WIUM Tristates Public Radio

organic crops

Burkey Farms in southeast Nebraska looked into the future a couple of years ago and didn’t like what it saw — a continuation of depressed prices for conventional corn and soybeans. So, the families who run the farm together started discussing how the operation would make money if they couldn’t earn more from their crops.  

Their conversation took a turn toward organics, a $40 billion industry and growing, especially in Iowa and Colorado.

File: Luke Runyon/Harvest Public Media

Can food be organic even if it’s not grown in soil?  Many hydroponic growers in the U.S. want access to the $40 billion organic market, but a board that advises the U.S. Agriculture Department on organic industry policy signaled Friday it would recommend excluding from the federal program any produce not in grown in soil.

Abby Wendle

While consumers might seek out organic food for its purity, organic farmers have a reputation for being anything but. At least, that's the social stigma organic corn and soybean growers face in the Midwest for having mare's tails and pigweeds poking their raggedy heads up through the neat rows of cash crops.

Going Organic: More Time, More Money

Aug 11, 2015
Photo courtesy Andy Ambriole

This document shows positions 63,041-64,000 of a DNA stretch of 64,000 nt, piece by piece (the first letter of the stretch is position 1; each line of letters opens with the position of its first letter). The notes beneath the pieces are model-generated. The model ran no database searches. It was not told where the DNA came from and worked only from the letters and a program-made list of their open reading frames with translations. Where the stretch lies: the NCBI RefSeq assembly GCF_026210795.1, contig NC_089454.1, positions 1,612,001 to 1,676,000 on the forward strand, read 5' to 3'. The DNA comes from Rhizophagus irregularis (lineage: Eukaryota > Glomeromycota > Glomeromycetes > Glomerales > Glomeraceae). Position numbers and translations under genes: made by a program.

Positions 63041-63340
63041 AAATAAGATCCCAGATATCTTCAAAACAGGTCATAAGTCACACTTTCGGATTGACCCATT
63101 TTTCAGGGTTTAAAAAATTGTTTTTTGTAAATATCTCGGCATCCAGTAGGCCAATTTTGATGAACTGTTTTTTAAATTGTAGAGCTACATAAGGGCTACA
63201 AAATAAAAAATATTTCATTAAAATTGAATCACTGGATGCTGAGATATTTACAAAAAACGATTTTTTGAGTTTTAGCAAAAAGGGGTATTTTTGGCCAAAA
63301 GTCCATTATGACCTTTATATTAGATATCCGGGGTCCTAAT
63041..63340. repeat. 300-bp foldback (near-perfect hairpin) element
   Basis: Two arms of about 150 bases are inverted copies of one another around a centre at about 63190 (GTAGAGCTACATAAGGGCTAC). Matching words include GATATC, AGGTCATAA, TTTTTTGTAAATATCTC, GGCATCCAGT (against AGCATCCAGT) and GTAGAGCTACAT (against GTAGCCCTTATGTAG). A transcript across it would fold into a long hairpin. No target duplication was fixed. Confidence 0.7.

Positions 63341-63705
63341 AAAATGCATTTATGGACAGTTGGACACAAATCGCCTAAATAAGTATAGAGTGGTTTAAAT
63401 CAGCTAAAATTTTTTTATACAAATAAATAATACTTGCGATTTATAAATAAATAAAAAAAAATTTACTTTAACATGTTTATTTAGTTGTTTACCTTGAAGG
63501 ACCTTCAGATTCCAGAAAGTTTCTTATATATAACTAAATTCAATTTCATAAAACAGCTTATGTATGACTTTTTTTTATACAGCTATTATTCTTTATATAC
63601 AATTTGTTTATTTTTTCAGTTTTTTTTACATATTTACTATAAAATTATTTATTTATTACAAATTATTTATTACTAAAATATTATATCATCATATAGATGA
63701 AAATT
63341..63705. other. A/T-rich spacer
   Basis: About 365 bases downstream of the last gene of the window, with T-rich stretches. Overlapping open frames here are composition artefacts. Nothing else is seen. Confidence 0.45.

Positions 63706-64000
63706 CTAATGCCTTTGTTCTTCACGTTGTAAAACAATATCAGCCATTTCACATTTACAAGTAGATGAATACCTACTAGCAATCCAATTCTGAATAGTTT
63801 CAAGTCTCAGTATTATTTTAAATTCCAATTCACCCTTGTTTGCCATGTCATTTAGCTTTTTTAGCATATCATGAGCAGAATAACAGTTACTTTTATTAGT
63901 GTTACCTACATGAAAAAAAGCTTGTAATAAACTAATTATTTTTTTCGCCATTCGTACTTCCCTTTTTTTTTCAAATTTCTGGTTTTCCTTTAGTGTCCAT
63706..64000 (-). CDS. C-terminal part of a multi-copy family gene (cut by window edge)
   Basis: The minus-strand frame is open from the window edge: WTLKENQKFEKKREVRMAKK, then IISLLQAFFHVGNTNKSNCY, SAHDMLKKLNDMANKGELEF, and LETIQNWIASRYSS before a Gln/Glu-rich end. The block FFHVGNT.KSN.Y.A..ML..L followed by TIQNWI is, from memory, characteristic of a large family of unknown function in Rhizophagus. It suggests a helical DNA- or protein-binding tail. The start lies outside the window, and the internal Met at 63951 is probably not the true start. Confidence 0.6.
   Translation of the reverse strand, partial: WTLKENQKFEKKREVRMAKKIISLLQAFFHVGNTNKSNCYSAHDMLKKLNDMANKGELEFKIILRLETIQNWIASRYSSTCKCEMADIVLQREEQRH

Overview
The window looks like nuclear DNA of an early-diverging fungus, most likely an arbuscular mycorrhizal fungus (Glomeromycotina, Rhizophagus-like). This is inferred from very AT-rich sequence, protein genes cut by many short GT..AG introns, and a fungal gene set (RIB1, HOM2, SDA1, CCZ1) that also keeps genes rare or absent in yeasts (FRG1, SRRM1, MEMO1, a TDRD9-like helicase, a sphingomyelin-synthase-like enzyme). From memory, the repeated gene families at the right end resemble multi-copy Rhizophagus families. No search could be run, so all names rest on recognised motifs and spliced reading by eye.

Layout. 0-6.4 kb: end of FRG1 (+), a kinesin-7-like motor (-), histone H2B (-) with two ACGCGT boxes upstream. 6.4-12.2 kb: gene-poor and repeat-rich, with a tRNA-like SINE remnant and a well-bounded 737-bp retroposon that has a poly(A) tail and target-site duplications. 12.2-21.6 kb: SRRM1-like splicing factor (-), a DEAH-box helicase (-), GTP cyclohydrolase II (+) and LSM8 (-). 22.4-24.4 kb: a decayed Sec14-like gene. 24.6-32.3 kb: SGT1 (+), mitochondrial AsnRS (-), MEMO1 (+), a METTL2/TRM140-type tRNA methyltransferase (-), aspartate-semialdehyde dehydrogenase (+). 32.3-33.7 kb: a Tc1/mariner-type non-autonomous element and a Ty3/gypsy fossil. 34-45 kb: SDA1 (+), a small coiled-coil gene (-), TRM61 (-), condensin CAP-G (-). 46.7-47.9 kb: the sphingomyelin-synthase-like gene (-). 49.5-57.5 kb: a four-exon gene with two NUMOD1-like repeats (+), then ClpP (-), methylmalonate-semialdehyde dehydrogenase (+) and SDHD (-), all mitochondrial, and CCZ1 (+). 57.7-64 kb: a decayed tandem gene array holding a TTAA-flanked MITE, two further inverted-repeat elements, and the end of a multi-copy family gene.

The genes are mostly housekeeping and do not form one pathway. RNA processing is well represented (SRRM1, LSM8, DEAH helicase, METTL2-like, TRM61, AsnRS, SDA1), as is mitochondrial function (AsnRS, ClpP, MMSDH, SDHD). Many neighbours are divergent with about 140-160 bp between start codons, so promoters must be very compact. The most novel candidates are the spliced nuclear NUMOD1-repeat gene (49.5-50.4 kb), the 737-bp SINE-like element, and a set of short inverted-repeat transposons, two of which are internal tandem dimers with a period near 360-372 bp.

WIU’s Allison Organic Research and Demonstration Farm’s annual Field Day will be held August 13, 2015 at 9am. Andy Ambriole will give the keynote presentation at 11am at The Dakin Family Farm at 130 20th St., Roseville, IL 61473*. The Allison farm is located 0.7 miles north of the Dakin Farm. Signs will be posted.

Luke Runyon/Harvest Public Media

A battle is brewing in the organic food industry.  The largest trade association for organic farmers, marketers, and processors wants growers to help pay for promotional campaigns.

Overduebook/Flickr

The Farm Bill was passed in February. But now, piece by piece, it’s taking effect. We’re beginning to see how parts of the farm bill are doing more to help farmers go small.

Dry Weather Could Hurt Cover Crops

Aug 22, 2013
SSS

The USDA has issued a report saying over half of Illinois, and over 80 percent of Iowa is abnormally dry but corn and soybeans are not the only crops at risk if the dry weather continues.

"Crop Doctor" to Visit WIU Organic Field Day

Aug 6, 2013
foodfarmsjobs.org

Organic and conventional farming each have advantages. Organic fields don't use synthetic pesticides while conventionally grown crops produce higher yields. Bill Becker disagrees with that second assertion.